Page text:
• The Unofficial Guide to Fatherhood

See “Products” for details on www.transformationtom.com.  Book and eBook purchase options are also available on Amazon- Please click the link to be re-directed: Amazon.com

MP3 Downloads of “From Fear to Success:  A Practical Public-speaking Guide” are available at Apple iTunes, Amazon, Rhapsody, Emusic, Nokia, Xbox Music, Spotify, Omnifone, Google Music Store, Rdio, Muve Music, Bloom.fm, Slacker Radio, MediaNet, 7digital, 24-7, Rumblefish, and Shazam “From Fear to Success” MP3 on CD Baby

Give People Second Chances

Posted by tomdowd - May 13, 2019 - Leadership, News
1

second chance

I always seemed to wind up working for people who looked out for me
and were willing to give me second chances. Even as I griped about my
managers and blamed them for many of my downfalls, I was still asked to
go with them as they changed jobs within my company. In a corporation employing thousands of people, I had many years in which I seemed to work for people willing to give me second chances at a time in my career when I thought I was making too many mistakes. I thought, at times, that they were protecting me. What I found was that these special managers were not protecting me—they were willing to give me a second chance because they knew my strengths better than I did. Over the years, as I gained confidence and learned more about the business on my own, they saw my maturity even before I did. The people who gave me a second chance knew I would give everything I had for the business, and knew I was learning from my mistakes. Additionally, I was learning to own up to my mistakes and was making it an active practice to teach others by sharing what I had learned from my lessons.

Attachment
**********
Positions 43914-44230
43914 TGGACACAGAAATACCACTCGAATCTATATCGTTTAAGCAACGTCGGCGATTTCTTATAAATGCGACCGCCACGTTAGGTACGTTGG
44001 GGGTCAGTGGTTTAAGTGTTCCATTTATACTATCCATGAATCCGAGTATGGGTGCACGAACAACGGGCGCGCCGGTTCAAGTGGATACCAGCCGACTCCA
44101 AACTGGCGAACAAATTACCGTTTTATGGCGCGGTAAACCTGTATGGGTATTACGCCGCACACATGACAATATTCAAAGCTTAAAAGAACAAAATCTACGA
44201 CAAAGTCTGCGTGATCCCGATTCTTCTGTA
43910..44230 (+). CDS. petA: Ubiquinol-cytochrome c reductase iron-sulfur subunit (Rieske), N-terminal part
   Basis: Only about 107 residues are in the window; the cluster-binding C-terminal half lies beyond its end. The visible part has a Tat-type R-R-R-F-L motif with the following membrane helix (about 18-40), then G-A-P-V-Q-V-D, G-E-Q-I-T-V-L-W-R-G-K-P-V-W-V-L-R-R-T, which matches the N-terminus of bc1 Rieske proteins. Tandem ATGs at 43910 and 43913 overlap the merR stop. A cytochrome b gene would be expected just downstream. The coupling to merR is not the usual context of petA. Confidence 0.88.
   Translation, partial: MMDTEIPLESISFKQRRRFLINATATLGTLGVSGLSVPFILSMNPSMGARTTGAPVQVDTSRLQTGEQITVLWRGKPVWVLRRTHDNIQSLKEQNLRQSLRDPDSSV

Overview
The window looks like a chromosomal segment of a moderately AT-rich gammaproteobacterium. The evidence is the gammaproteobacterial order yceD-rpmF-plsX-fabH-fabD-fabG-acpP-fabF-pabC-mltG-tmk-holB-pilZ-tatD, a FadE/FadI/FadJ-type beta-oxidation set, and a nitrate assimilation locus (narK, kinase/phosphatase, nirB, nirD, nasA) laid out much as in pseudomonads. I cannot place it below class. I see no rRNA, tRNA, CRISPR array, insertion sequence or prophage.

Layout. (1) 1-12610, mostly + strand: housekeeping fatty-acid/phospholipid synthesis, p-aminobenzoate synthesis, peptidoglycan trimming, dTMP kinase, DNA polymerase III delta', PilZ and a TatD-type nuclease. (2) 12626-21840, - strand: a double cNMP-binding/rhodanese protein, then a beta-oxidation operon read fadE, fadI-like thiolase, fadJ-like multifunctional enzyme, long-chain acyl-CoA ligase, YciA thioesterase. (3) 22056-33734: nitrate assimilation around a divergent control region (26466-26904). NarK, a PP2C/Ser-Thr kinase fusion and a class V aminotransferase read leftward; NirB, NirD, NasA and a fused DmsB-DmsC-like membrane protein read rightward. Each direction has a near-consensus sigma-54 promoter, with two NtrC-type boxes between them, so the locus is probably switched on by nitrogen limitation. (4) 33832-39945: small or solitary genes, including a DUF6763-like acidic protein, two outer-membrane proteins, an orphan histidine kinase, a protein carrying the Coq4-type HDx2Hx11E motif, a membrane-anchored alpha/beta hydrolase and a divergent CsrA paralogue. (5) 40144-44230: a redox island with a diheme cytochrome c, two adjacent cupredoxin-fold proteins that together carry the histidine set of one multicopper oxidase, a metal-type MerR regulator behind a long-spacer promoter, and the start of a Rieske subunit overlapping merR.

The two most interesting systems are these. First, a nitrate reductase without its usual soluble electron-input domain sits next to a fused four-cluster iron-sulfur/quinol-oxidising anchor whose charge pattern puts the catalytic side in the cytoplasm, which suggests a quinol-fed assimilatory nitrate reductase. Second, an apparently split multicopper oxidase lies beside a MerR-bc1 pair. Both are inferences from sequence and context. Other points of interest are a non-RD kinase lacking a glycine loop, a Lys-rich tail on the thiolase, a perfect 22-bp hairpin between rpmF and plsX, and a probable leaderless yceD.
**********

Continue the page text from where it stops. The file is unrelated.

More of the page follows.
In one of my first positions managing managers, I was new and naïve
to the role. I was previously a micromanager and I had stayed steadfast to
personnel policies. When I should have been a level higher than where
I was in order to manage managers, I was really a glorified version of a
manager because I knew the technicalities of the business but did not
understand how to manage it.

My manager invested his time with me, as I was new to the role. He
had a certain tone he used when I made mistakes, but sought to make
them teaching opportunities. I still couldn’t break out of the glorified
manager mentality, even though I was supposed to be a level higher. Mistakes
were made, and we both felt I was not coming up the learning curve
quickly enough. However, he made the effort to make me better and gave
me opportunities even though I was convinced I had not reached his
expectations. When he left the department, I appreciated his time and
dedication, and told him I would continue to make the effort to improve.
I was a little surprised when I got a call to join him in his new department.
I had previously worked in that department and could bring my